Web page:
Then-Msgr. Jerome Feudjio, vicar general and chancellor of the Diocese of St. Thomas in the U.S. Virgin Islands, speaks at the Sept. 8, 2020 ordination Mass for Father Andrew Lesko. By CS PHOTO/ANDREW BIRAJ)
Longtime priest, pastor and administrator of the Virgin Islands Catholic Church, Jerome Feudjio, was named the sixth bishop of the Catholic Diocese in the Virgin Islands by Pope Francis on Tuesday. Feudjio has served more than three decades in the Catholic Church primarily at the Saints Peter and Paul Cathedral on St. Thomas.
Feudjio's elevation follows the 2020 retirement of Bishop Herbert Bevard, who retired due to increasing health challenges.
"Pope Francis has accepted the resignation of the Most Reverend Herbert A. Bevard, from the pastoral governance of the Diocese of Saint Thomas in the Virgin Islands. At the same time, he has appointed the Metropolitan Archbishop, Most Reverend Wilton D. Gregory of Washington as the Apostolic Administrator of the diocese," read a statement issued by the U.S. Conference of Catholic Bishops in September 2020.
Below, a biography of Bishop-elect Feudjio, as provided by the United States Conference of Catholic Bishops:
Monsignor Feudjio was born September 30, 1955 in Fonakeukeu, Dschang, Cameroon. He graduated from St. Albert Catholic School in Dschang in 1967 and attended St. John College of the Christian Brothers of Quebec in Mbanga, Cameroon (1968-1972) and received a degree in Bookkeeping (1972). He was postulant for the religious order, the Congregation of the Fathers of the Sacred Heart (SCJ) in 1972 and attended Saint Apostles Seminary of the Fathers of the Sacred Heart in Otelé, Cameroon (1972-1975), and the Major Seminary of Nkolbison in Yaoundé, Cameroon (1975-1979).
In 1980, while he was at the Sacred Heart Novitiate, Monsignor Feudjio travelled to the United States and he met in Washington then-Father Seán O’Malley, O.F.M. Cap. who invited him to stay at San Francisco House, run by the Spanish Catholic Center of the Archdiocese of Washington. He attended Oblate College which was then part of the Washington Theological Consortium, where he completed his studies in Philosophy and Theology for the priesthood. In 1987, he joined the Oblates of Mary Immaculate and made his temporary religious profession. He enrolled in the Administration of Justice Program at Southern Illinois University in Carbondale, Illinois, where he completed his graduate program with an internship at a local transitional house that helped former inmates re-adjust to society.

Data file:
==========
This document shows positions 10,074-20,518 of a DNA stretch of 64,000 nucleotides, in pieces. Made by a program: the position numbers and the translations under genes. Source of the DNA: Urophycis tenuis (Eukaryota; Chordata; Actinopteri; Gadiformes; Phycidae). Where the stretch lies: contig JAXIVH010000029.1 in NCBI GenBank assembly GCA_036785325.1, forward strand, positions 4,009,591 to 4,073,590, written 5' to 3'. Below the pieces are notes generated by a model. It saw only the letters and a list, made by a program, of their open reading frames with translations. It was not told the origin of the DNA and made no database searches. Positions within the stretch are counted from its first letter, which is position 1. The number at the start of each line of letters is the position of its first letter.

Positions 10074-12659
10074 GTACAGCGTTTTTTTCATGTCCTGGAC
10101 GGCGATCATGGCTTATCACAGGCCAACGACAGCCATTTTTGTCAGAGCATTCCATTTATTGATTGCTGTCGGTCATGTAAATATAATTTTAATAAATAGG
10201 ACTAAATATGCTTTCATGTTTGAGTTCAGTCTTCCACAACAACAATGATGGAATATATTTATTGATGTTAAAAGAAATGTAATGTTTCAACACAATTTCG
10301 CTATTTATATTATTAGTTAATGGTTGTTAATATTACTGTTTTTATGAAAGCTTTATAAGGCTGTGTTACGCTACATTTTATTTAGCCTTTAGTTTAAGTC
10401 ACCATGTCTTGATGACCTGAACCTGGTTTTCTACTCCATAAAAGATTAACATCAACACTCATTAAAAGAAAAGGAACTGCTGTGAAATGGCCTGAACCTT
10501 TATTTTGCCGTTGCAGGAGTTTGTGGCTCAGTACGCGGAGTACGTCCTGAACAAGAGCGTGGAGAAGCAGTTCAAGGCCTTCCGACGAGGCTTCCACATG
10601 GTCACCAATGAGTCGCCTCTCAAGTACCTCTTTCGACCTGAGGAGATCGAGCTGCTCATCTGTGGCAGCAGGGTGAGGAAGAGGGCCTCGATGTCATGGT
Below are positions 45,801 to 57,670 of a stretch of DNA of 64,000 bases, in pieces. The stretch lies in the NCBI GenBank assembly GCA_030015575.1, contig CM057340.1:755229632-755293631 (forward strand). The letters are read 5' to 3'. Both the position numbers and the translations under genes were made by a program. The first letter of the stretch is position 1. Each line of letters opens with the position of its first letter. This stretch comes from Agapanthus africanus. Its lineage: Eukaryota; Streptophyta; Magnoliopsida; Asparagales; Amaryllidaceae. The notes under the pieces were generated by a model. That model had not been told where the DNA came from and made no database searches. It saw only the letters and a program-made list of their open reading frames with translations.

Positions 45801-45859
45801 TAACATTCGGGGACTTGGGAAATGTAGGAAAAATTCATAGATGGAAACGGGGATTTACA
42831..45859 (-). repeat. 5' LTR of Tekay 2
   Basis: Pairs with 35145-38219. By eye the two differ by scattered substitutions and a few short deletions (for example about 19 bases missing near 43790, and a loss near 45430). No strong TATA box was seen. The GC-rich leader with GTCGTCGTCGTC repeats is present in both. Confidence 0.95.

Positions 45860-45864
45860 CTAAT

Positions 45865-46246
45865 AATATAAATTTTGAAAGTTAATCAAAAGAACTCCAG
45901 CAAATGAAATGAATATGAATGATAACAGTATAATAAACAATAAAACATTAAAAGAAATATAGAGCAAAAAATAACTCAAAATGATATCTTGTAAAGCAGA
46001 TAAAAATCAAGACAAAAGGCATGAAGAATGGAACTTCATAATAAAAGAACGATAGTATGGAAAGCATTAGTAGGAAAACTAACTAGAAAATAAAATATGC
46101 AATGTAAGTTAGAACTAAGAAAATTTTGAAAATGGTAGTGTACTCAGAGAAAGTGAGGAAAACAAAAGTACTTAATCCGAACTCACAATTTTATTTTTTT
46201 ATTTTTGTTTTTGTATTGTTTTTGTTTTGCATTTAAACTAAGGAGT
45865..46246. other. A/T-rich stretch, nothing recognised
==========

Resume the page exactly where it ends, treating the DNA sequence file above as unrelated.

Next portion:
Following the appointment of Bishop O’Malley to the Diocese of Saint Thomas (1984-1992), Monsignor Feudjio was invited to work as a campus minister at Saints Peter & Paul School in 1988. He was ordained a priest for the Diocese of Saint Thomas on September 29, 1990. In 2002, he was named by Pope John Paul II a Chaplain of His Holiness, a recognition that carried the honorary title of Monsignor. In 2004, Monsignor Feudjio returned to Southern Illinois University to pursue graduate studies in Rehabilitation Administration at the request of Bishop George V. Murry, S.J., who was bishop of Saint Thomas from 1999-2007.
Monsignor Feudjio’s assignments after ordination include: parochial vicar at Saints Peter and Paul Cathedral and Saint Anne Chapel (1990-1997); French and religion teacher (1992-1997) and assistant principal at Saints Peter and Paul School (1995-1997); diocesan finance officer (1996-2004); director of vocations (1996-2020); administrator (1997-2000) and rector (2000-2001) of Saints Peter & Paul Cathedral; vicar for clergy and religious (2001-present). Father Feudjio also served as chancellor for the Diocese of Saint Thomas (2002-2004); pastor of Holy Family Parish (2004-2008). He has been rector and vicar general of the Saints Peter and Paul Cathedral since 2008.
Bishop-elect Feudjio’s pastoral ministry also includes assignments such as diocesan consultor, member of the Board of Directors for Catholic Charities, member of Diocesan Finance Committee, moderator of the curia, and vicar for communications.
The Diocese of Saint Thomas is comprised of the islands of Saint Thomas, Saint Croix, Saint John, and Water Island in the U.S. Virgin Islands and has a total population of 110,000 of which 30,000 are Catholic.